When I was a little owlet, I remember my nest being nice and warm, high in a tree, but then there was a large storm and I got blown out of my nest onto the ground. Someone found me, but instead of putting me back in my nest where I belonged, they took me home, thinking they would keep me as a pet. After a few years of living in a cage in their home, wildlife wardens learned that I was being kept illegally, so they took me to a licensed wildlife rehabilitator. Since the people who kept me illegally didn’t return me to my nest right away or bring me into a wildlife rehabilitation center like the Wisconsin Humane Society when I was young, I never learned how to hunt and survive in the wild like the Eastern Screech Owl I am! Luckily, the Wisconsin Humane Society Wildlife Rehabilitation Center has wildlife rehabilitators that know how to properly and legally care for me. I really enjoy my time here now.
Thanks for writing to me, Libby!
I like pot roast, do you? Also, I like to play with cats and dogs, do you???
Write back soon!
I've never had pot roast. But if it's made with mice and moths, I bet I'd like it!
My diet consists of mice, small birds and insects. We owls have to eat meat because our digestive systems are not able to process plants to get the nutrients we need to survive. But, there are lots of animals, like rabbits, sheep, deer, elephants, kangaroos and many more, that don't eat meat at all! Some people choose not to eat meat, too. Click on this link to learn more about eating a "vegetarian" diet.
I'm so glad that you like to play with cats and dogs; I hear that it is lots of fun! Cats and dogs are too big for me to play with because I'm a little Eastern Screech Owl. I am only 8 inches tall and weigh under a half pound. But, I hear that dogs and cats make great playmates for people. We have lots of dogs, cats, bunnies, hamsters and gerbils available for adoption here at the Wisconsin Humane Society. We also have volunteer opportunities for people to help us walk dogs and socialize cats and bunnies. In fact, you may want to consider becoming a volunteer where I live; the Wisconsin Humane Society Wildlife Rehabilitation hospital. You might even be able to feed birds like me.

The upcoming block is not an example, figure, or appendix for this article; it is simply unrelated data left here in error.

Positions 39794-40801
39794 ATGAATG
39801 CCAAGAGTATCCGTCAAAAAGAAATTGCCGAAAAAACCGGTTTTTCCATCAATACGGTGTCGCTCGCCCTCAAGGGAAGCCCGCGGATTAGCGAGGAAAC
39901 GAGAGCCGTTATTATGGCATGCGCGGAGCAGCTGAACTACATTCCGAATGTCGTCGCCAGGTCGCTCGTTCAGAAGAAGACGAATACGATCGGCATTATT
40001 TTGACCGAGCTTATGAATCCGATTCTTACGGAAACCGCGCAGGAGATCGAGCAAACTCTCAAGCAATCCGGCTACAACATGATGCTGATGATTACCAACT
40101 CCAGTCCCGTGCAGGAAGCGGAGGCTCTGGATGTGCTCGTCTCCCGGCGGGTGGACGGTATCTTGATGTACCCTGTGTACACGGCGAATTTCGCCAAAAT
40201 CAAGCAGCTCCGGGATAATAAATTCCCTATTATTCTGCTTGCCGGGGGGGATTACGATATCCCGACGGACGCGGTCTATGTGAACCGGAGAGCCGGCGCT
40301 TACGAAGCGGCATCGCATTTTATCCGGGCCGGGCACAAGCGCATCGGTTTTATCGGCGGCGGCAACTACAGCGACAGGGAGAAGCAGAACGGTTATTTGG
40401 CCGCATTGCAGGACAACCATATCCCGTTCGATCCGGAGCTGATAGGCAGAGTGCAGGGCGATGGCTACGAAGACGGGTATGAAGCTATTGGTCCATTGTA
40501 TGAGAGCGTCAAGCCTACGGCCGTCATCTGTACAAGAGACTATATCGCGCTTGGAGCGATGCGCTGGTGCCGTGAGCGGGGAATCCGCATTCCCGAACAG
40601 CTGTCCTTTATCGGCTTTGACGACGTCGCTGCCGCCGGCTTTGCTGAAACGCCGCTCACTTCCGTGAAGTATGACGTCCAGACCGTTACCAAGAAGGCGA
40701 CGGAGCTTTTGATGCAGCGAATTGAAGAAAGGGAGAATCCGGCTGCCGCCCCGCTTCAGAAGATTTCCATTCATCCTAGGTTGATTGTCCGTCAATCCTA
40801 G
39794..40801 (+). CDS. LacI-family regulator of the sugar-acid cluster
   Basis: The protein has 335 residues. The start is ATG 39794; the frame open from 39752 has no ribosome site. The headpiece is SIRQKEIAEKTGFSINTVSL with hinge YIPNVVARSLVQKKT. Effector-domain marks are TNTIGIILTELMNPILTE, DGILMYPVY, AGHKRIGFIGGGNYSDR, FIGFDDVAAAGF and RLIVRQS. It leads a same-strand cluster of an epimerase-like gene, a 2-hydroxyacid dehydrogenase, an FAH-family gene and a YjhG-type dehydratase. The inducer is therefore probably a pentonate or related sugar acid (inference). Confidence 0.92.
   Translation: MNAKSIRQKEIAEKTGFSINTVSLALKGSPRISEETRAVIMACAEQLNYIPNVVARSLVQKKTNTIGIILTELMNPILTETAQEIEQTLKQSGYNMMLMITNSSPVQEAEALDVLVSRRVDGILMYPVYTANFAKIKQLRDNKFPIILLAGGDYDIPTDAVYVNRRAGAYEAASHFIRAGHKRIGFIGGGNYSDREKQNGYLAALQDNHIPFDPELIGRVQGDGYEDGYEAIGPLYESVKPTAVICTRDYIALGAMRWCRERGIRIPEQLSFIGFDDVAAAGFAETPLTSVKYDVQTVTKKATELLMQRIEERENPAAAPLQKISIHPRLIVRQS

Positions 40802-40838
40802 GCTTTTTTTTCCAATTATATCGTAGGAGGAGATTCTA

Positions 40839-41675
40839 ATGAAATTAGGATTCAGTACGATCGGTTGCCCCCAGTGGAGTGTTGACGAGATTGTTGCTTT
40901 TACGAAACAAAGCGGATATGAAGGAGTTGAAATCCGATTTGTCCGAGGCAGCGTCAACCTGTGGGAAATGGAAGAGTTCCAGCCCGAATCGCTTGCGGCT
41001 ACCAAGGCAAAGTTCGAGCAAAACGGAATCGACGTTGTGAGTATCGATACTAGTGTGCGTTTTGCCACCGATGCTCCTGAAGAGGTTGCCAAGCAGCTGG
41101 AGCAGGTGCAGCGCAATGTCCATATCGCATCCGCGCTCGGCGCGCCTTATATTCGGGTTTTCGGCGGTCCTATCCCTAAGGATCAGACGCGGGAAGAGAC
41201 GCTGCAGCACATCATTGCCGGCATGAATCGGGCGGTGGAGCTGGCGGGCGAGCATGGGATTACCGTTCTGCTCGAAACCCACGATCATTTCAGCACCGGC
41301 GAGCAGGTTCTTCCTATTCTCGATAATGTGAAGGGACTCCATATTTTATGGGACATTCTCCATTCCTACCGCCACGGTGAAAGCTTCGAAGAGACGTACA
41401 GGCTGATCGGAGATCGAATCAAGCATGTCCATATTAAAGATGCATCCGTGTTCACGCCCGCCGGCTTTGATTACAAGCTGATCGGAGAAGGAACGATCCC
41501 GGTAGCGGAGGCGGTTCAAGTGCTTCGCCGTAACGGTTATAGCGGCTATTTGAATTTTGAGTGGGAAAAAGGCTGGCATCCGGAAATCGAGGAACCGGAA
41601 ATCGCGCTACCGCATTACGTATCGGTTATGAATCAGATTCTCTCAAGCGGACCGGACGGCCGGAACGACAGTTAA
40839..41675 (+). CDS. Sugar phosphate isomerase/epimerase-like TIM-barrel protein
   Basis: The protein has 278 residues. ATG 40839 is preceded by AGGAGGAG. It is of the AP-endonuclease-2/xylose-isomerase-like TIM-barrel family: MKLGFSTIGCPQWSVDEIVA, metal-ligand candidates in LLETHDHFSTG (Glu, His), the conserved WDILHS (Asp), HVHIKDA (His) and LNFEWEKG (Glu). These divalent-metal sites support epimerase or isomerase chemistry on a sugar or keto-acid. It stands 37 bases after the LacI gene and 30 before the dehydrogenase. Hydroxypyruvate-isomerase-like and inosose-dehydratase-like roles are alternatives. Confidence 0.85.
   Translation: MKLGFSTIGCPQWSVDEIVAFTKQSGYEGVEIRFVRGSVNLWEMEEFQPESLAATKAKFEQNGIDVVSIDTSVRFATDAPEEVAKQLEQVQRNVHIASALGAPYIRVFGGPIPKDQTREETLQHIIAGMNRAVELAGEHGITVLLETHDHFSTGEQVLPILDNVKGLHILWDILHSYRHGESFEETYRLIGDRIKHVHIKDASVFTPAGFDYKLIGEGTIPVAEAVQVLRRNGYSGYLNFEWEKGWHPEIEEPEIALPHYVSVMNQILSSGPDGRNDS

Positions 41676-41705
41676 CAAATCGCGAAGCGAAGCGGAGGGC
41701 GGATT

Thank you so much for writing to me!
How are you Tuffy? I LOVE owls.
I'm doing OK right now, how are you doing? I am going through my yearly molt, which will take about two months. In that time, I shed all my old, worn feathers a few at a time and grow new ones. All birds go through molting, sort of like how dogs shed. Molting can be a little itchy when the new feathers first come in, so I make sure to preen regularly with my beak. Preening is sort of like using my beak as a comb to get my feathers all straightened out and properly groomed and arranged. My new feathers come in fresh and shiny.
That's so nice that you love owls. I think they're pretty cool, too, probably because I AM one!
Does Tuffy like the bunny Fufu and pork chop sandwiches?
Thanks for writing to me! Do you mean the bunny Fufu in the song? I love songs about animals, but the Fufu in the song is a little naughty, don’t you think? Or were you referring to the bunny named Fufu that we featured on our web site last week? I’ve never met either Fufu. But they sound like bunnies that I would like, if I ever met them, but seriously Michele, I don’t pay much attention to bunnies.
I don’t think I’ve ever had a pork chop sandwich. Are they good? I usually prefer to eat mice and insects. I think I’ll let you eat the sandwiches and I’ll stick with eating my mice and insects plain, with no bread or mustard!
Do you ever get lost in the Humane Society? Would you like to meet me? Do you eat other birds? Do you like Doritos?
~Samantha, Age 7
Thank you for writing me, you had a lot of great questions! As far as I can remember, I’ve never gotten lost at the Humane Society. I like to spend most of my time in my log. The hole or “cavity” that I live in is small, so it would be very difficult to get lost in there.